For six months I’ve been waiting for the day I could say “we poured the slab”. Last week, that day finally came.
And I wasn’t there to see it.
It wasn’t as if I wasn’t told what the day would be. It was originally scheduled for Monday, and as had happened so many times before, a last-minute catch had us postponing the pour yet again. The latest catch was the construction of a wiring trough to organize the cables coming up from the pipes before they head up the console legs to the patchbay. Here you can see a two-by-four wedged tightly between two pairs of 20A outlets above and the first rank of pipes below:
That board is a proxy for what will be the wall that holds back the slab and defines the north edge of the wiring trough. Because this trough had never been in any of the plans, we had to be really, really sure that we were sizing and placing it correctly. At this point, every single delay was a direct delay on the pouring of the slab.
To make sure I was counting rebar grids correctly, I took two more photos so that I could ensure that whatever the perspective distortions, the counts were consistent:
I took all this data and integrated it with my 3D model:
After that checked out, and after measuring another 2-3 times, we gave instructions to build it. And I didn’t sleep.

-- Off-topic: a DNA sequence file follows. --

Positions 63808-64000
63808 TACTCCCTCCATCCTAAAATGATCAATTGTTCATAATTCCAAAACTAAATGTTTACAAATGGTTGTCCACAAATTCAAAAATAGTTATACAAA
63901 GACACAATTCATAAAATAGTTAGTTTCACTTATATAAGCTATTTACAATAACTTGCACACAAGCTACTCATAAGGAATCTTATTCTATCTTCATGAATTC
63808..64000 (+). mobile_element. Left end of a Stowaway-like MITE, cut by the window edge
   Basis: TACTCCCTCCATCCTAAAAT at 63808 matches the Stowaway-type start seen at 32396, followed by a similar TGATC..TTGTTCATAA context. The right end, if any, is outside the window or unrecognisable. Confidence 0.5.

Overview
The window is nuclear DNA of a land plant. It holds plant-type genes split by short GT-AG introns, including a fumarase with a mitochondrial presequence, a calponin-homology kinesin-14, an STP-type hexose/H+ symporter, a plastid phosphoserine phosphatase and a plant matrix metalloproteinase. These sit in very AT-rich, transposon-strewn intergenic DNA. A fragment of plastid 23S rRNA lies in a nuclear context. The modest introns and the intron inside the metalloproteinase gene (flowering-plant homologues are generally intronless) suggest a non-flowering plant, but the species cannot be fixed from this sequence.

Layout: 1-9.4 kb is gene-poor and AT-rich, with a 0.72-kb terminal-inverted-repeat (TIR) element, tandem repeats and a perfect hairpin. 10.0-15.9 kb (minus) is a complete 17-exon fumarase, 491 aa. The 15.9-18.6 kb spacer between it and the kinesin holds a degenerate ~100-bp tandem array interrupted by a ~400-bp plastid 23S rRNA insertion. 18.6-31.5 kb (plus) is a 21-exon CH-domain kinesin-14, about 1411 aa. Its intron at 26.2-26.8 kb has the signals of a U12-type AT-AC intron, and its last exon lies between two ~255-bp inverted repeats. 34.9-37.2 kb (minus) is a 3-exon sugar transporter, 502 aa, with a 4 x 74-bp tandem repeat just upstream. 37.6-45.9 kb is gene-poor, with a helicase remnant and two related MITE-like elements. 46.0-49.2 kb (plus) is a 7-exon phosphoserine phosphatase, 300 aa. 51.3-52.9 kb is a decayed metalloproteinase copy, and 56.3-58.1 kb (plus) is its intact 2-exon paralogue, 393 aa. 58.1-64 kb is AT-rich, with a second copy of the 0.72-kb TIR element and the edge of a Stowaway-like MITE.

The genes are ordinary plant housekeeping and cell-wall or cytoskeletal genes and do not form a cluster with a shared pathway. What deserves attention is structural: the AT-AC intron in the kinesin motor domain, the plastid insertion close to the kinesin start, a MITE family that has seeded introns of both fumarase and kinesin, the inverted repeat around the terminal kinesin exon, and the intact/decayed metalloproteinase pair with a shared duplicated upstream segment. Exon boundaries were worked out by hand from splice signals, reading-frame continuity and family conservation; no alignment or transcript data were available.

When the day came for the slab to be poured, a day delayed so many times for so many reasons, I had it in my mind that it was not going to happen, or it was going to happen later. There was a light drizzle, really light. Was the weather enough to delay the pour? After all, we delayed just last week due to weather, and that gave us the chance to build the trough. What new excuse would give us yet another chance to correct a mistake?
I called the contractor to ask what the new day would be. He said “Happened this morning. I think they’re finishing right now.” Sure enough:
As you can see, this is just the first pour: 45 yards of concrete, 15 yards to come next week.
Here’s the trough:
The slab in the Music Room is spec’d to be a “super-level” slab. (This will allow a broadcast camera to sit on its pedestal and not roll on its own into a low spot in the floor.) Here the concrete workers are using a Power Trowel to prepare the slab:
A detail shot of the isolated slab. Above we see finished concrete. Below, a slab yet to be poured. Between a form that will be replaced with a mechanically isolating interruption:
A look back showing the Music Room and Control Room slabs:
Here’s a large-scale overview from the North:
45 yards is a lot of cement!